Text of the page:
• Join over 1.2 million students every month
  • Accelerate your learning by 29%
  • Unlimited access from just £6.99 per month

Irish political leader and writer Gerry Adams.

Extracts from this document...

Introduction

Irish political leader and writer Gerry Adams was born October 6, 1948, in the Catholic area of West Belfast, Northern Ireland. His father was a labourer and member of the Irish Republican Army who was shot and imprisoned by British forces. His mother came from a family of prominent Irish revolutionaries and nationalists. Adams grew up as part of a working-class Catholic minority that suffered social and economic discrimination at the hands of a Protestant majority community. As a teenager, Adams worked as a bartender in Belfast. When the decline of local industries led to unemployment and civil strife. Adams soon became politically active; he joined Sinn Fein, an Irish nationalist political party, and involved himself in action committees that worked to solve problems of housing, unemployment and civil rights. Adams was imprisoned without trial for several years during the 1970s, and spent much of the decade either in jail or on the run. ...read more.

Middle

began to twist the focus. In 1983 Adams was elected as MP in West Belfast, which led to his promotion to Sinn Fein president. He was now in a position to lead "the republican project" in the direction he thought most appropriate. The electoral gains made by Sinn Fein frightened London and Dublin who saw dark days ahead for the main nationalist party, John Hume's SDLP. The Anglo-Irish Agreement of 1985 was seen as an attempt to secure the SDLP's position, but in 1988 Gerry Adams and John Hume were meeting in secret. Mr Hume became convinced republicans were serious about finding a political way forward and although the 1988 discussions ended amid recrimination, they began again soon afterwards and became public in 1993. In 1994 the "Hume-Adams process" eventually delivered the IRA ceasefire, which has since provided the relatively peaceful backdrop against which the Good Friday Agreement was brokered. Even more important was the vote on whether the party should take its seats in the Northern Ireland Assembly in the aftermath of the Good Friday Agreement in 1998. ...read more.

Conclusion

After reading his autobiography I began to see Gerry Adams as a man and not the untouchable political figure he is perceived as. I read passages in which he spoke of his genuine love for his country and his genuine hunger for his country's freedom. He spoke of his anger towards the British government as he watched friends and comrades die in the 1981 hunger strikes and the events, which led to him becoming involved with the republican cause. After much research into the man that is Gerry Adams I have found my opinion divided. Obviously I would like to believe him when he says he is not and never has been a member of the IRA, but common sense prevents me from doing so. The question I now ask myself is should it matter whether or not he was once involved with the IRA as now it is quite clear that he would prefer to take the political, peaceful route to a united Ireland. ...read more.

The above preview is unformatted text

This student written piece of work is one of many that can be found in our GCSE Northern Ireland 1965-85 section.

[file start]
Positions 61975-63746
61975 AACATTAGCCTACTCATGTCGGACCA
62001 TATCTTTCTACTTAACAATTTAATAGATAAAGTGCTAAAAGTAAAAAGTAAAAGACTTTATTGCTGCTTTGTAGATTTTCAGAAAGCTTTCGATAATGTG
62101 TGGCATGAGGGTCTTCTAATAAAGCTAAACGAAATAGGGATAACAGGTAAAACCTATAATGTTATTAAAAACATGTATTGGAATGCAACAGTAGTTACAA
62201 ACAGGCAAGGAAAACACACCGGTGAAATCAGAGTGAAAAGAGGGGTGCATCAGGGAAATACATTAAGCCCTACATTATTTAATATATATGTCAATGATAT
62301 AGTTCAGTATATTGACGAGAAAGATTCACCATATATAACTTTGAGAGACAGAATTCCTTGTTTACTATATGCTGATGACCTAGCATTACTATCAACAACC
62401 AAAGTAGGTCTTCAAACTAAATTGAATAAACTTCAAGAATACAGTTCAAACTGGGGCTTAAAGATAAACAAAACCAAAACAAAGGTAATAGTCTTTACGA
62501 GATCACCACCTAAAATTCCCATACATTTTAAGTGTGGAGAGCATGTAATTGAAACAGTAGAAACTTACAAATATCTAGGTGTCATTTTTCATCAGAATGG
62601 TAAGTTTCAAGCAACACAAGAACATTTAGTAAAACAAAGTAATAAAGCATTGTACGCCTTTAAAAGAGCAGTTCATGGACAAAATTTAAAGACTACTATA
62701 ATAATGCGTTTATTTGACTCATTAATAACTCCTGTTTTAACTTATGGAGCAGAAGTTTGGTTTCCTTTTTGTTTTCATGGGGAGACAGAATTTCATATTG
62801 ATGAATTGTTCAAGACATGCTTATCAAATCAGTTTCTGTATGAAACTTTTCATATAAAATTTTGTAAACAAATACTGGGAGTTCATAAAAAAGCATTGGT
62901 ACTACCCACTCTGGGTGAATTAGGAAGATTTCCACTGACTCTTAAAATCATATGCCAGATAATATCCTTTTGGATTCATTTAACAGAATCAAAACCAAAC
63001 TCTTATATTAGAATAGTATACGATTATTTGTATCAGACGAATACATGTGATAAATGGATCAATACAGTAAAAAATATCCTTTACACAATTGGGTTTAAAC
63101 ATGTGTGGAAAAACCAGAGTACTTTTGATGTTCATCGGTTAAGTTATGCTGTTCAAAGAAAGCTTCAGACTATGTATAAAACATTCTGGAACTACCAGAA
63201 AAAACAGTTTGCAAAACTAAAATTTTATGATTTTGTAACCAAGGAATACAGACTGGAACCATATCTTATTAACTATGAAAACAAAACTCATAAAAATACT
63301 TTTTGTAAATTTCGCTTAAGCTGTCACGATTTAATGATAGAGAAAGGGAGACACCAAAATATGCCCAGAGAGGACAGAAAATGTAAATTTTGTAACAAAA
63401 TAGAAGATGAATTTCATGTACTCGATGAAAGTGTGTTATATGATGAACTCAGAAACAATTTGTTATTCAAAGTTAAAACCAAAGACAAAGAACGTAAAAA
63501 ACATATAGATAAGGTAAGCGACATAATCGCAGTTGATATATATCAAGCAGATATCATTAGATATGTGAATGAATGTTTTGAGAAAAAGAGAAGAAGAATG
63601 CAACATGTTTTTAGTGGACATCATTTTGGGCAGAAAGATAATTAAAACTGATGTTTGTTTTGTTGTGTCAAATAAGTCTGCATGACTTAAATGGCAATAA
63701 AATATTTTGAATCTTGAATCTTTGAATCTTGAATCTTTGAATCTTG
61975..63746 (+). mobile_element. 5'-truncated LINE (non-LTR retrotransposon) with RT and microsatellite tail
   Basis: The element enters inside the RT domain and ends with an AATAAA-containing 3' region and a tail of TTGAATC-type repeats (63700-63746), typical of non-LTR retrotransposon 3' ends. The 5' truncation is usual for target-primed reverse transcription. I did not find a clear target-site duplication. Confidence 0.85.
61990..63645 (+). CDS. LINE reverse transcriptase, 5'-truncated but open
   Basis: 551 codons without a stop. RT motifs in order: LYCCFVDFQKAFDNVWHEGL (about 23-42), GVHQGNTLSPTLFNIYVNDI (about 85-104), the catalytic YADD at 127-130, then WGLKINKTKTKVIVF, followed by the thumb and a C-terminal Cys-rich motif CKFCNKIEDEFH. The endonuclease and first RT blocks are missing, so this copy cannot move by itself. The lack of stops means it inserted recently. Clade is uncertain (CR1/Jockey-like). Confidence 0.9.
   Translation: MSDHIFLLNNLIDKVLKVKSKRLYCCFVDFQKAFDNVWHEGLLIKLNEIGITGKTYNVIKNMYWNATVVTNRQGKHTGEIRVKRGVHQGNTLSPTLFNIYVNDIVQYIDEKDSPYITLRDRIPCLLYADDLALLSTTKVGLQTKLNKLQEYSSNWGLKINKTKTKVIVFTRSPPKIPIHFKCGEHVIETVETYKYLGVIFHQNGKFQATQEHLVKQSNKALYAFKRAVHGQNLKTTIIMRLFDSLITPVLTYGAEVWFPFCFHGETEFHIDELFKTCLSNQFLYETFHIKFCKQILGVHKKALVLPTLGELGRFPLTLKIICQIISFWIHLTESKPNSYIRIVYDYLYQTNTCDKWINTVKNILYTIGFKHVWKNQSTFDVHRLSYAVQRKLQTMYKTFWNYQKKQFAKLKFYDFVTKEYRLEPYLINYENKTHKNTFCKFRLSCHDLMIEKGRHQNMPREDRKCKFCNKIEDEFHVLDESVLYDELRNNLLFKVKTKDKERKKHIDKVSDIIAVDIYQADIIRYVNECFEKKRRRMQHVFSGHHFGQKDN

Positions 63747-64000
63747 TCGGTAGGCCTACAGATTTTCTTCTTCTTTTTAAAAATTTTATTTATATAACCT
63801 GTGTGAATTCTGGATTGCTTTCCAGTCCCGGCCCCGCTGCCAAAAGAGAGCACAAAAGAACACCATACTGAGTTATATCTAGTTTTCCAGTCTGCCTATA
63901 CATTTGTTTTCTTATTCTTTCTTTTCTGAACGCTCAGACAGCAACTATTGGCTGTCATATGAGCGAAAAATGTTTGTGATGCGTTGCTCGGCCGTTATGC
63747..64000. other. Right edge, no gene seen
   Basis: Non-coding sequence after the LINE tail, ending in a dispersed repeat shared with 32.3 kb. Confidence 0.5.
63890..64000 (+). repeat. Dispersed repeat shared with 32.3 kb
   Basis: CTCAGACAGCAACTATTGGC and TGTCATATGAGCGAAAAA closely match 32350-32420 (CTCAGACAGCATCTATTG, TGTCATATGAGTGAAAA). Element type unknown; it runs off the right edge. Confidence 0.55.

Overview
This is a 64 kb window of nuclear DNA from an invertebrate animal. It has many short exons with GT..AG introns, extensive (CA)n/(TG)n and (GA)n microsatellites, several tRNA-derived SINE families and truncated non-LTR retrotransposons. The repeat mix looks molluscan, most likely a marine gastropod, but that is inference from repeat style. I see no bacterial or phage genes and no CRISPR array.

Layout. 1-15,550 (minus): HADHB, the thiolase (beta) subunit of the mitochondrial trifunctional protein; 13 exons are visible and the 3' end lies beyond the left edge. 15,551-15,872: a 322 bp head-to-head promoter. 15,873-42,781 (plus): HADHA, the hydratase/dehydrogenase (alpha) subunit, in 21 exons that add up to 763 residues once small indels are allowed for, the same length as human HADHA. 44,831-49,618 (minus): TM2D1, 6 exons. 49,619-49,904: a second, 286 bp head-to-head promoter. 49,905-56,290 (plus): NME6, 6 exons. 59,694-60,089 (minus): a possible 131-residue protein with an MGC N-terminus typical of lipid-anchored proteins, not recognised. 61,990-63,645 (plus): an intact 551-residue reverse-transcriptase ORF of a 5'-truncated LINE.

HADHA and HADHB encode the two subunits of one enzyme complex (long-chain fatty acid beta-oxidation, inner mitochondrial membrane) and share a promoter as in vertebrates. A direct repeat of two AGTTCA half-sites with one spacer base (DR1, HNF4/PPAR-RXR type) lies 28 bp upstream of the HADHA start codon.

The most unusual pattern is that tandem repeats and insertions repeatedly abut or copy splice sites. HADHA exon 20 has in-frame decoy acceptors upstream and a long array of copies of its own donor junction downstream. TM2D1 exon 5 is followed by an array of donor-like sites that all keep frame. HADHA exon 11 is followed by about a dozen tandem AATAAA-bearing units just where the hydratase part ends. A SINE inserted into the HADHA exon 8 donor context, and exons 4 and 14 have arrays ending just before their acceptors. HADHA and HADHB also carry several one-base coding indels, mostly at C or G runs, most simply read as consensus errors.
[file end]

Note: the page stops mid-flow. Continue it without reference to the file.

Found what you're looking for?

  • Start learning 29% faster today
  • 150,000+ documents available
  • Just £6.99 a month

Not the one? Search for your essay title...
  • Join over 1.2 million students every month
  • Accelerate your learning by 29%
  • Unlimited access from just £6.99 per month

See related essaysSee related essays

Related GCSE Northern Ireland 1965-85 essays

  1. How Effectively did Irish Catholic and Nationalist Leaders advance their Cause in the years ...

    came to an end the landlords began to insist that the rent arrears be paid. Many tenants simply could not afford it. This led to an awkward impasse, which threatened to undermine the success of the second Land Act. It was Parnell's greatest coup that from prison he was able

  2. The Irish Question

    This was very different to the Sunningdale Agreement in 1973 which had aimed to join each group in union, which in effect was not a particularly feasible concept. The Anglo-Irish Agreement aimed to respect each group's aims and views and look for a more amicable solution.

  1. the Irish question

    Once again England's problems were to affect Ireland. In 1688 king James II lost the throne for trying to restore the Roman Catholic religion to England. He turned to Louis XIV of France and Ireland (both Catholic countries) for support.

  2. The History of Conflict in Ireland.

    I think the real significance of that '74-'75 cease-fire was not that it had failed, but that a generation ... realized that Republicanism failed, and that new generation was represented by Martin McGuiness and Gerry Adams. And after '75, they were the people who took over, and they were the

  1. The Development of the IRA with special regard to the fate of Bobby Sands

    In the beginning the British Army was welcomed by the Catholic population, but this attitude changed quickly when the Army used brutal force against protesting Catholics. III. The Irish Republican Army since 1969 It is in this critical situation of the 1969 troubles, after the NICRA had begun its massive

  2. The Irish Question

    The SDLP manifesto for 2004 enclosed tells us of what they intend to do in Europe and what they have achieved in the past, on the page in both sectors the word peace is in capital letters which indicates to the reader that this is how they aim to achieve what they want to get.

  • Over 160,000 pieces
    of student written work
  • Annotated by
    experienced teachers
  • Ideas and feedback to
    improve your own work